ETech has lived up to its reputation for delivering new and interesting ideas. The morning was filled with short lightening talks (what O'Reilly calls "higher order bits) by some of the people making technology, including a talk by Danny Hillis on Applied Minds and an announcement of a new search platform, called A9, from Amazon. The latter is an open system that allows other search engines to be "plugged-in" using an extended version of RSS. The items in the RSS are the results. The extensions add some data to the channel information to give things like the number of search results.
This portends some interesting possibilities. For example, there are a number of search engines, like the NY Times, that are supporting this now. If the RSS results of the search are available in general, and not just to A9, then its possible for all kinds of services to start using them to aggregate search in interesting ways. I suspect that some will be open and some will be closed, but this is an exciting idea.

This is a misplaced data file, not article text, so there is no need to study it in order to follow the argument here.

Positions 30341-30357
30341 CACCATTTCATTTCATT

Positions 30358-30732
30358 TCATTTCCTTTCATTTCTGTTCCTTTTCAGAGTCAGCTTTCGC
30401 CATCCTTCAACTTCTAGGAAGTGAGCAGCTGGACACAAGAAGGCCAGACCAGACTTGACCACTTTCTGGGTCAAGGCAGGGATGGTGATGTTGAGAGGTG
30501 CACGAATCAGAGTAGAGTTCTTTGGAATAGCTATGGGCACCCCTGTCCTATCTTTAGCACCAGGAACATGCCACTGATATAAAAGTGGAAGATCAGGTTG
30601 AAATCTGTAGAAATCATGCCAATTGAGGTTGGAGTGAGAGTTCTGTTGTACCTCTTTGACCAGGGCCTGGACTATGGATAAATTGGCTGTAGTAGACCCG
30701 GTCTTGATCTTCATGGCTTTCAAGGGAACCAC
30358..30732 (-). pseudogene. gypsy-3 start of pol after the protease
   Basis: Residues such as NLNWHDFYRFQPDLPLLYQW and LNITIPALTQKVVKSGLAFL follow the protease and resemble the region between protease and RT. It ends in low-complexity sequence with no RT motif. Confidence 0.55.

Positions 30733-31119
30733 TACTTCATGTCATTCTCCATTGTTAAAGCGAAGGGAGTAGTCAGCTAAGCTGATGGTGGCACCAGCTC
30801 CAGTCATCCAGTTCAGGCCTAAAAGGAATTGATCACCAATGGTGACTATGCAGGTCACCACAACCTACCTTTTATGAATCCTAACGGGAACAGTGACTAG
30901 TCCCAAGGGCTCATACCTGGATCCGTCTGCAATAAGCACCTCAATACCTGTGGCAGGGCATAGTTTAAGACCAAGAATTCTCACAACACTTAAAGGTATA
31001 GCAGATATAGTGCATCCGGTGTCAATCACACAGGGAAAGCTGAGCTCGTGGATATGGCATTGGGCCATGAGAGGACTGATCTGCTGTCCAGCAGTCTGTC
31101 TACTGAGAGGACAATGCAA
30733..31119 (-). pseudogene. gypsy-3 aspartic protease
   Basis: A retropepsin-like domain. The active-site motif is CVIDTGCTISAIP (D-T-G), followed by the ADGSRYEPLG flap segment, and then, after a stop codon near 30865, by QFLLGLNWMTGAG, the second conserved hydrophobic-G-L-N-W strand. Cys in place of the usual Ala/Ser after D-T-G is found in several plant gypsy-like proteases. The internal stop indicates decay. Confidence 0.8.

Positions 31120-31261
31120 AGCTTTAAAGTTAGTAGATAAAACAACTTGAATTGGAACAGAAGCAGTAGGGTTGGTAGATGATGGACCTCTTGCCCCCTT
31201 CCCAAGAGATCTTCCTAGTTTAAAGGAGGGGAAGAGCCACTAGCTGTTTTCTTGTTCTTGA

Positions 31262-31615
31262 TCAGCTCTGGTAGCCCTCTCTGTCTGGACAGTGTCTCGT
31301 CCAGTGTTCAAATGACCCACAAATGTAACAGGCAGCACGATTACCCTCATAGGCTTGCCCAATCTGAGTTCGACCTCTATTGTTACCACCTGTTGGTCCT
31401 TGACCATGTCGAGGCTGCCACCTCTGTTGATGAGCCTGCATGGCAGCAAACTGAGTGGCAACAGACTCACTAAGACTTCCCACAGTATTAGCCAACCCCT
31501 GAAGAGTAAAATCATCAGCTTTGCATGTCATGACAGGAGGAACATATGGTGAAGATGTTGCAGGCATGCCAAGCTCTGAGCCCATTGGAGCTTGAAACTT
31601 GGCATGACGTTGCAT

This afternoon, I listed to Nelson Minar from Google talk about his experiences building the AdWords API and Sam Ruby talk about why HTTP isn't as simple as we think. Both of these talks told me that we're still a long ways from universal Web services interoperability through either SOAP or REST. Even so, the AdWord's API is proof that in spite of these problems, useful Web services can be built with what we have now.
As I've listened to talks here, I've concluded to switch from Safari to Firefox. Safari is a wonderful application in terms of its beauty and function, but it can't compete with Firefox as an open system. Everyday there are new plug-ins and extensions to Firefox that I want to use. Its time to make the switch.